Scientists said that due to human activities such as the use of fossil fuels and deforestation, carbon dioxide concentrations in the atmosphere reached record levels despite the decrease in emissions during the Covid-19 pandemic. The researchers stated that it took more than 200 years to increase the amount of carbon dioxide in the atmosphere by 25 percent and to increase 50 percent above the levels before the Industrial Revolution in just 30 years.The researchers compared the situation to the impact of a human-made meteorite.
Global emissions were temporarily reduced in 2020 as a result of travel restrictions and a decrease in economic activity when the new type of corona virus (Covid-19) pandemic broke out. However, the decrease in emissions was not enough to significantly affect the carbon dioxide formation that continues to rise in the atmosphere.
Scientists have announced that due to global warming, carbon dioxide concentrations in the atmosphere reached record levels despite the decrease in emissions during the Covid-19 outbreak. The latest measurements from the long-running recording station at the Mauna Loa Observatory in Hawaii showed that global carbon dioxide levels were 50 percent higher than when the Industrial Revolution began.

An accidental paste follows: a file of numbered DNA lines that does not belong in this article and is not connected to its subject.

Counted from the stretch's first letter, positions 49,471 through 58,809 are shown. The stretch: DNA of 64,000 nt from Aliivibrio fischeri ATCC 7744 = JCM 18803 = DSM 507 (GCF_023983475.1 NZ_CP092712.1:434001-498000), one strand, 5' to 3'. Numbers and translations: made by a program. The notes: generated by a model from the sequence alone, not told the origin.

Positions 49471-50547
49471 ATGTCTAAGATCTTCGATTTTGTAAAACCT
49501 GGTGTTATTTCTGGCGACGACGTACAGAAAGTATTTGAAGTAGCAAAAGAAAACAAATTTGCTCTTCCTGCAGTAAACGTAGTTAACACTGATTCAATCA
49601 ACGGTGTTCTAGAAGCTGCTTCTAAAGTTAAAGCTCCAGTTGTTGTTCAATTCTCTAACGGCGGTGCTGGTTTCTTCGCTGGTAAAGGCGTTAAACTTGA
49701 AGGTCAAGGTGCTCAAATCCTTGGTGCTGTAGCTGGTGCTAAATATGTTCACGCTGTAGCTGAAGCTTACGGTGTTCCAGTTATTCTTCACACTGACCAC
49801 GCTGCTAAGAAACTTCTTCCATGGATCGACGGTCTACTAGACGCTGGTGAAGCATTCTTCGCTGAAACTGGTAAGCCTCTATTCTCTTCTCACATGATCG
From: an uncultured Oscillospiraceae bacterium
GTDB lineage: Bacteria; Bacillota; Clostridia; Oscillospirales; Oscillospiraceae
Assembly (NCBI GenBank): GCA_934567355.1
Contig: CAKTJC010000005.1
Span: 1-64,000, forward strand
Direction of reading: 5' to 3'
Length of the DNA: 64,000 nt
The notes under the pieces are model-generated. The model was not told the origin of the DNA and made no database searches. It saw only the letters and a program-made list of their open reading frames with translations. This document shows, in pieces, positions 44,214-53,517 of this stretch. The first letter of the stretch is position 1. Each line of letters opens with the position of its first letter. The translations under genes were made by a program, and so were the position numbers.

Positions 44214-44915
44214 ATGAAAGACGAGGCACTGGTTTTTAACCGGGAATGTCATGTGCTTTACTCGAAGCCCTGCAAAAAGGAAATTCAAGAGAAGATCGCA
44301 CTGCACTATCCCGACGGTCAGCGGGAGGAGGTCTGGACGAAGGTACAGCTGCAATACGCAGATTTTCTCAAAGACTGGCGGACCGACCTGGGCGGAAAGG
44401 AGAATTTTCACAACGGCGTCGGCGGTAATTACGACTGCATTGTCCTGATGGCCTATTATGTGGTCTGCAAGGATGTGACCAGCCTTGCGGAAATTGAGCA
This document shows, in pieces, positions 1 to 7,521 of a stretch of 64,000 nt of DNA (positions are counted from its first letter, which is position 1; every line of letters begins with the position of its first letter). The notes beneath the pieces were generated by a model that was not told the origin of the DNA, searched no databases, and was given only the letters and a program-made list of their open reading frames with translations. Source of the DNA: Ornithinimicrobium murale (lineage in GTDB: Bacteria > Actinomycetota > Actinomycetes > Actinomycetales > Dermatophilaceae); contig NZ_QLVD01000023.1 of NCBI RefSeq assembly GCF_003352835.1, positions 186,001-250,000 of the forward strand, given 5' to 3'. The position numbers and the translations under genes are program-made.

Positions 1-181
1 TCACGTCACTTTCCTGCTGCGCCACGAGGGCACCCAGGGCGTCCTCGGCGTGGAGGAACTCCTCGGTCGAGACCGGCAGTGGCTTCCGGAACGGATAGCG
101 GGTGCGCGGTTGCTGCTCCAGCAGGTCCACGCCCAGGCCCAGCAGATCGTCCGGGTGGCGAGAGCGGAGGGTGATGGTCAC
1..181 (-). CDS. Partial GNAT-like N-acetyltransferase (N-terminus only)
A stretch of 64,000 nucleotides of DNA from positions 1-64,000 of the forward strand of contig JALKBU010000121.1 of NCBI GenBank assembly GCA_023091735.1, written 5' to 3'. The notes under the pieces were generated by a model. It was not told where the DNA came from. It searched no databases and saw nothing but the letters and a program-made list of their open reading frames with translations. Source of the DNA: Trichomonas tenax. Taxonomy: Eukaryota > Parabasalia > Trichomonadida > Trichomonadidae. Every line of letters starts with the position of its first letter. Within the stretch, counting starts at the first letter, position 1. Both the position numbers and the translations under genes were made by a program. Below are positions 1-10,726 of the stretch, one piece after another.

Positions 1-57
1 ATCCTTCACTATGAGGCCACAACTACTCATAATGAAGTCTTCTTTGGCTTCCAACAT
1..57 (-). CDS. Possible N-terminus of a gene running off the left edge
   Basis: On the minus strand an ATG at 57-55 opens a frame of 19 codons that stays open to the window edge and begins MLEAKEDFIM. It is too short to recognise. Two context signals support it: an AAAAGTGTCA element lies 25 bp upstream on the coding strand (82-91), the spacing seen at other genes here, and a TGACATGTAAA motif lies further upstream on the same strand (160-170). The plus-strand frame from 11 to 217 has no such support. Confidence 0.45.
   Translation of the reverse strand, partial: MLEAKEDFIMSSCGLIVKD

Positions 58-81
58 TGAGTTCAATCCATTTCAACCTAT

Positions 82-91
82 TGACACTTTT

Data published by the Scripps Institute of Oceanography and the University of California San Diego showed atmospheric concentrations of greenhouse gas averaged 417.14 parts per million (ppm) in March, a new record level.
However, the UK Meteorological Office estimates that rising temperatures and monthly carbon dioxide concentrations, the main driver of the climate crisis, will peak at around 419.5 ppm in 2021.
Carbon dioxide levels in the atmosphere fluctuate throughout the year and fall as part of it is absorbed by plants growing in the Northern Hemisphere in spring and summer before rising again in autumn and winter. However, the UK Meteorological Office said the long-term trend in increasing carbon dioxide concentrations was mainly due to human activities such as burning fossil fuels and deforestation.
Researchers warned that much larger, longer-term reductions in emissions would be needed to slow or halt the rise.
In order to be protected from the destructive effects of global warming, the world should not be warmer than 2 degrees Celsius compared to 200 years ago. In order to keep the adverse effects of warming at reasonable levels, the temperature increase must remain below 1.5 degrees, which is the critical threshold. Under the Paris Climate Agreement signed by governments to achieve this, global emissions need to reach net zero around 2050.
Commenting on the latest data, Prof Martin Siegert of Imperial College London’s Grantham Institute stated that the new record level is fully expected, “Emissions may have been reduced, but we are still releasing large amounts of carbon dioxide and therefore the atmospheric concentration is doomed to increase.”
Professor Simon Lewis of the University of London College said the following. “It’s easy to forget how much and how quickly fossil fuel emissions affect our planet. It took more than 200 years to increase the amount of carbon dioxide in the atmosphere by 25 percent, and only 30 years to rise 50 percent above pre-Industrial Revolution levels. “This striking change is like a meteorite hitting the Earth.”